Google Ventures Pulls Back the Veil: Deals in San Diego, Boston, Dallas, and Silicon Valley
Just over two years ago, Google decided to get into the venture capital game, setting up a fund to invest in promising startups in much the same way that Silicon Valley VC firms Sequoia Capital and Kleiner Perkins Caufield & Byers invested in Google itself back in 1999. Google Ventures has stayed mostly under the radar since then; word about the organization surfaced just over a year ago, and until recently the only people known to be officially connected with the operation were Bill Maris, the fund’s managing partner, who is based at Google’s Mountain View headquarters, and Rich Miner, a partner based in Cambridge, MA. But in the last week Google Ventures has emerged into the light—unveiling a revamped website that lists its portfolio companies and team members and, today, reaching out to the media.
In a call with reporters early this afternoon, Maris and partner David Krane shared extensive details about Google Ventures’ origins, its mission inside Google, the makeup of its team, the size of its fund (which is much larger than previously reported), the types of companies it hopes to nurture, its plans for growth, and more. We’re working on a full transcript of the call, but for now, I’ve put together a list of the highlights:
* Unconfirmed media reports over the last year have gauged the size of Google Ventures’ investment fund at $100 million. But Maris said today that the fund’s goal is to invest roughly $100 million each year. “It’s not a $100 million fund—that would imply a set size that is then rolled out over four years at, say $25 million a year,” Maris said. “In Silicon Valley terms, it’s probably more on the order of a Sequoia or other funds, in terms of the dollars per year we would invest.” (Sequoia’s funds differ in size by geography; the firm raised $445 million for Sequoia Capital XII, a 2006 fund focused on early-stage U.S. companies.) Maris would not comment on whether Google Ventures invested a full $100 million in its first year.
* Of the 10 companies announced publicly as part of Google Ventures’ portfolio, four are in New England, including Lebanon, NH-based Adimab, Lexington, MA-based English Central, Cambridge, MA-based Recorded Future, and Boston-based SCVNGR. Two are in San Diego: OpenCandy and V-Vehicle. The other companies are Corduro (near Dallas, TX), Pixazza (Mountain View, CA), Silver Spring Networks (Redwood City, CA), and VigLink (San Francisco). The Corduro investment was announced today and is not yet listed on the Google Ventures website. Bruce has written about V-Vehicle’s recent troubles securing a big government loan.
* Google Ventures lists a team of 16, including Maris and Miner. Working from Cambridge are Miner, venture partner Scott Davis (a postdoc finishing studies of cancer imaging at Dartmouth), partner Krishan Yeshwant (a physician and MBA completing a residency at Boston’s Brigham and Women’s Hospital), and associate Luis Garcia, a Harvard MBA student who will join the fund this summer. The remainder of the staff is based in Mountain View. The Google Ventures team includes four women: associate Feng Yuan Xu, who is finishing an MBA at Berkeley’s Haas School of Business; associate Katie Mandel, who formerly worked on product marketing for Google Maps; associate Lindsay Ullman, formerly part of Google’s display ads operation; and administrative assistant Mellisa Levick.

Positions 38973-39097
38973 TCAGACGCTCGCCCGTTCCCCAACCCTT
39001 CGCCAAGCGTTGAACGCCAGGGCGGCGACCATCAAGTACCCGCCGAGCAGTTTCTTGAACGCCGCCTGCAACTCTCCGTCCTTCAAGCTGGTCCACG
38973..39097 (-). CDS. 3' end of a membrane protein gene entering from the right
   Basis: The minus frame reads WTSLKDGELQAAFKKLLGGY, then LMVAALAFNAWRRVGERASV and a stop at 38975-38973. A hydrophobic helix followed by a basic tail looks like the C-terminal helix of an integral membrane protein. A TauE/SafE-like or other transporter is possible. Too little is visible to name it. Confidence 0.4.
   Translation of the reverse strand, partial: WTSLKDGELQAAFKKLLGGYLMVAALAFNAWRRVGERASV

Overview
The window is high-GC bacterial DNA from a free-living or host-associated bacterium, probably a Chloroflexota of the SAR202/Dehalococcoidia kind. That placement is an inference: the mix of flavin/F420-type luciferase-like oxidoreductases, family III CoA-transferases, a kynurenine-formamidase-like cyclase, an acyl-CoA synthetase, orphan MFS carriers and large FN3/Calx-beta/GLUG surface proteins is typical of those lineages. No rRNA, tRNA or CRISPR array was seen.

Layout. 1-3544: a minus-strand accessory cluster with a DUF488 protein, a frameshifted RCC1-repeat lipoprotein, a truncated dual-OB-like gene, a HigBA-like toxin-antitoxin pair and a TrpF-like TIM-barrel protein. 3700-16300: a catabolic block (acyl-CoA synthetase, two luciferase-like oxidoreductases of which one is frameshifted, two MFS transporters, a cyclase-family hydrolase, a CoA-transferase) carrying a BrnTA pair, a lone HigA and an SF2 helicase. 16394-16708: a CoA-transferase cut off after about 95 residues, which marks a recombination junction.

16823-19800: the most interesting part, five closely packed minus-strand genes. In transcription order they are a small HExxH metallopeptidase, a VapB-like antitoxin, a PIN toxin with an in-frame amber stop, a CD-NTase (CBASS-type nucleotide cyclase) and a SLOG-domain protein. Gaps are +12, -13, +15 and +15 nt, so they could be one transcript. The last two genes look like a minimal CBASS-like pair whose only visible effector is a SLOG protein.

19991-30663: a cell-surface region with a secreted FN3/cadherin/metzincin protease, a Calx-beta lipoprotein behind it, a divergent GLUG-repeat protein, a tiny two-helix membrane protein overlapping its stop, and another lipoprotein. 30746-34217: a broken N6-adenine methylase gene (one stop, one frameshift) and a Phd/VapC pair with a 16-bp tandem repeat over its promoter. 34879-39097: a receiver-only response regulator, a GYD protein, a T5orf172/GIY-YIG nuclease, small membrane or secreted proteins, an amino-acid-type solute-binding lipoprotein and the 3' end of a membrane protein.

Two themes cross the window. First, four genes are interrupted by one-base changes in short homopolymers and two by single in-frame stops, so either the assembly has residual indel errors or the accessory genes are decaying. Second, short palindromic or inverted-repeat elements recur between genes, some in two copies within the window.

* The primary objective of Google Ventures, Maris said, is generating financial returns for Google. Maris hopes that the fund will eventually be able to “move the needle” for Google financially, even though the company’s existing advertising revenues are stupendous ($6.8 billion in the first quarter of this year alone). “If we were to invest in the next Google or the next YouTube or the next Facebook, that would be material to Google in terms of return, and so that is really our core mission,” Maris said.
* So far, the fund is applying very few if any filters to the types of companies it will invest in. The fund has a preference for companies that might be helped by Google’s infrastructure or Google’s technical talent, Maris says, but the companies do not need to be exploring areas that are of strategic importance to Google. “You are going to look at 1,000 ventures in a year, and maybe 50 are exciting, and you give a close look to five, and you invest in three,” Maris said. “If you create a sieve that says we also need them to be strategically important to Google, that not only implies we know what we will be important to Google five or 10 years from now, which is really difficult, but it also means you might be narrowing the companies down to zero.”
* Google Ventures has announced only one life sciences investment so far—Adimab. (Luke wrote about Google’s effort to pour not only cash but computational power into Adimab’s method for discovering antibody-based drugs.) But Maris, who has a research background in neurobiology, says the company is “aggressively looking at other life sciences companies, and you should expect to see future investments in that area.” Google isn’t interested in funding “a company moving one therapy from Phase 2 to Phase 3 clinical trials,” Maris said. “We are looking for companies that have transformative technologies or are tackling new problems in new ways, things like regenerative medicine to bioinformatics.”
* Google Ventures will likely expand beyond its current footprint at the Googleplex Mountain View and the Five Cambridge Center offices in Kendall Square. “Interesting ventures are not limited to Silicon Valley and Cambridge,” Maris said. “We believe in being where innovation is. So yes, I do imagine [that the fund will open new offices], and stay tuned because that is very possible.”
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